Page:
Vitamin C for wrinkles: Most effective on the skin or taken orally?

I have used topical Vitamin C products for a long time, and swear they make a difference to my skin. There is research that shows in fact Vitamin C is absorbed and effective topically.

Here’s a good article- thanks to thanks to Nicole Evans at:
http://www.helium.com/items/1175593-vitamin-c-skin-vitamin-c-wrinkles-vitamin-c-antiwrinkle-vitamin-c-face-vitamin-c-topical-skin

Vitamin C is much touted for its ability to prevent and improve wrinkles. Many people take Vitamin C as a supplement, but does oral Vitamin C work as well as topical Vitamin C skin care products for wrinkles?

The mechanism with which Vitamin C prevents wrinkles is due to its antioxidant properties. Damaging free radicals are generated in the skin by exposure to ultraviolet (UV) light from the sun. These free radicals cause photo-aging, ie wrinkles and sun spots. Vitamin C in the skin is thought to play a key role in neutralizing these free radicals and reducing UV skin damage.

Once the sun damage has been done, vitamin C is believed to help treat photo-aging and improve wrinkled skin due to both vitamin C’s antioxidant properties and by increasing collagen production and improving collagen organization.

There is an abundance of skin products on the shelf that contain vitamin C. But is it really worth the extra cost, could consuming extra Vitamin C be enough? The human body has to get vitamin C from the diet because it can’t make it’s own. The vitamin C available from our diet is then used by every cell in our body, including our skin. Couldn’t eating lots of Vitamin C rich fruits and veggies and/or taking vitamin C orally be enough?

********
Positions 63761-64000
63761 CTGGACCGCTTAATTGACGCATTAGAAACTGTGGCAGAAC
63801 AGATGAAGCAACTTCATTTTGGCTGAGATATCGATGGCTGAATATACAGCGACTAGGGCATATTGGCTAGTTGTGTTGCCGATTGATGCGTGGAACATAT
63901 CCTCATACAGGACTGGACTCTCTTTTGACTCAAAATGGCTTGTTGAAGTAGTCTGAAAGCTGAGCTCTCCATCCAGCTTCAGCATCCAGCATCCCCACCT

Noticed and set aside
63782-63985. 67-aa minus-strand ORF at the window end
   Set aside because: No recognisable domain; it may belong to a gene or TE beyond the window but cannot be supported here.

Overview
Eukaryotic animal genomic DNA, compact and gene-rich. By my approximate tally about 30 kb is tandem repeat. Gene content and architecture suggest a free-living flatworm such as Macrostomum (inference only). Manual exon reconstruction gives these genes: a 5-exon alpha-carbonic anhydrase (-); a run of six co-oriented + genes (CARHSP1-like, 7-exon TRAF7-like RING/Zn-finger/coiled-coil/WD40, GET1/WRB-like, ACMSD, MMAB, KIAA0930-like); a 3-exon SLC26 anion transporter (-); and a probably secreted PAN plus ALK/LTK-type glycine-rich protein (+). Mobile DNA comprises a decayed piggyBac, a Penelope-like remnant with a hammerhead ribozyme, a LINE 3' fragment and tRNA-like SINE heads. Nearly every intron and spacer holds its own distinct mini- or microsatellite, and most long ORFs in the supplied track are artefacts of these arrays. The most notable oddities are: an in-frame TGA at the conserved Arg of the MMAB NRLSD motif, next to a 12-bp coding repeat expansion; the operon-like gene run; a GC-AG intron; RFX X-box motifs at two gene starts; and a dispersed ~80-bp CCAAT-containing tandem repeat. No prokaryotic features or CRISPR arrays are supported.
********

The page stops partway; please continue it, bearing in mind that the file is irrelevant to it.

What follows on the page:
Well, it turns out that a very high concentration of vitamin C is required to get a therapeutically effective level of vitamin C in the skin. There are two characteristics of vitamin C that keep us from getting skin-therapeutic levels from oral supplementation. The first is that vitamin C is well absorbed orally at lower does, but absorption decreases as the dose increases. Approximately 80% of a 100 mg dose is absorbed, 63 % of a 500 mg dose is absorbed, and less than 50% of a 1250 mg dose is absorbed.

The second characteristic of Vitamin C that limits our attainable vitamin C levels in the skin, is that vitamin C is water soluble. So at high doses most of the Vitamin C that is absorbed is actually just excreted in the urine.

Topical preparations that contain vitamin C work well to increase the amount of vitamin C in our skin. Research indicates that skin creams containing 10% vitamin C might be most effective for increasing vitamin C concentrations in the skin. By using lotions or creams with vitamin C daily you can benefit from the protective antioxidant effect and the restorative collagen-boosting effect of vitamin C.

References:

Kligman AM. Topical treatments for photoaged skin. Separating the reality from the hype. Postgrad Med 1997;102:115-26.

Padayatty SJ, Levine M. New insights into the physiology and pharmacology of vitamin C. CMAJ 2001;164:353-5.

Raschke T, Koop U, Dusing HJ, et al. Topical activity of ascorbic acid: from in vitro optimization to in vivo efficacy. Skin Pharmacol Physiol 2004;17:200-6.

Traikovich SS. Use of topical ascorbic acid and its effects on photodamaged skin topography. Arch Otolaryngol Head Neck Surg 1999;125:1091-8.

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About solomonhealing